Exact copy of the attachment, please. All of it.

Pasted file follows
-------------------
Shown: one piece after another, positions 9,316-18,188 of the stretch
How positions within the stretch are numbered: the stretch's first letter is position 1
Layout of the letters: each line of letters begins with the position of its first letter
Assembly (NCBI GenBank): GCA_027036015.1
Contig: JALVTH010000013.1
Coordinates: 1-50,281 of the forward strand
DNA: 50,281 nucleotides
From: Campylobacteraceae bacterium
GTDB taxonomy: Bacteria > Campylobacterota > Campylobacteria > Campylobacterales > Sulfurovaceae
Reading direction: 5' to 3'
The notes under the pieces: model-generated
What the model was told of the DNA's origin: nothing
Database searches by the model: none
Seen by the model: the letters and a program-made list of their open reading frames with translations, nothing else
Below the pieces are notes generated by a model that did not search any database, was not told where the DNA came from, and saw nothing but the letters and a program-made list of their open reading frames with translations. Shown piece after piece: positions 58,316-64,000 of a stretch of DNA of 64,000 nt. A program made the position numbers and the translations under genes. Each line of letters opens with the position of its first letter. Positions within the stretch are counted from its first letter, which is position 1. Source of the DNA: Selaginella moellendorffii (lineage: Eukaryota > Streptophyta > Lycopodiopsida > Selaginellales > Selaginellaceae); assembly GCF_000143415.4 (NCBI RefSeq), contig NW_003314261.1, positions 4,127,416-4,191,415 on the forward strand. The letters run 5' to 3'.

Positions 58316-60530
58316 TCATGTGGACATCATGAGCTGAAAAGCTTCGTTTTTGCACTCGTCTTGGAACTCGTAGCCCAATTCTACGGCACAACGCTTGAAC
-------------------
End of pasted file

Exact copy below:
Shown: one piece after another, positions 9,316-18,188 of the stretch
How positions within the stretch are numbered: the stretch's first letter is position 1
Layout of the letters: each line of letters begins with the position of its first letter
Assembly (NCBI GenBank): GCA_027036015.1
Contig: JALVTH010000013.1
Coordinates: 1-50,281 of the forward strand
DNA: 50,281 nucleotides
From: Campylobacteraceae bacterium
GTDB taxonomy: Bacteria > Campylobacterota > Campylobacteria > Campylobacterales > Sulfurovaceae
Reading direction: 5' to 3'
The notes under the pieces: model-generated
What the model was told of the DNA's origin: nothing
Database searches by the model: none
Seen by the model: the letters and a program-made list of their open reading frames with translations, nothing else
Below the pieces are notes generated by a model that did not search any database, was not told where the DNA came from, and saw nothing but the letters and a program-made list of their open reading frames with translations. Shown piece after piece: positions 58,316-64,000 of a stretch of DNA of 64,000 nt. A program made the position numbers and the translations under genes. Each line of letters opens with the position of its first letter. Positions within the stretch are counted from its first letter, which is position 1. Source of the DNA: Selaginella moellendorffii (lineage: Eukaryota > Streptophyta > Lycopodiopsida > Selaginellales > Selaginellaceae); assembly GCF_000143415.4 (NCBI RefSeq), contig NW_003314261.1, positions 4,127,416-4,191,415 on the forward strand. The letters run 5' to 3'.

Positions 58316-60530
58316 TCATGTGGACATCATGAGCTGAAAAGCTTCGTTTTTGCACTCGTCTTGGAACTCGTAGCCCAATTCTACGGCACAACGCTTGAAC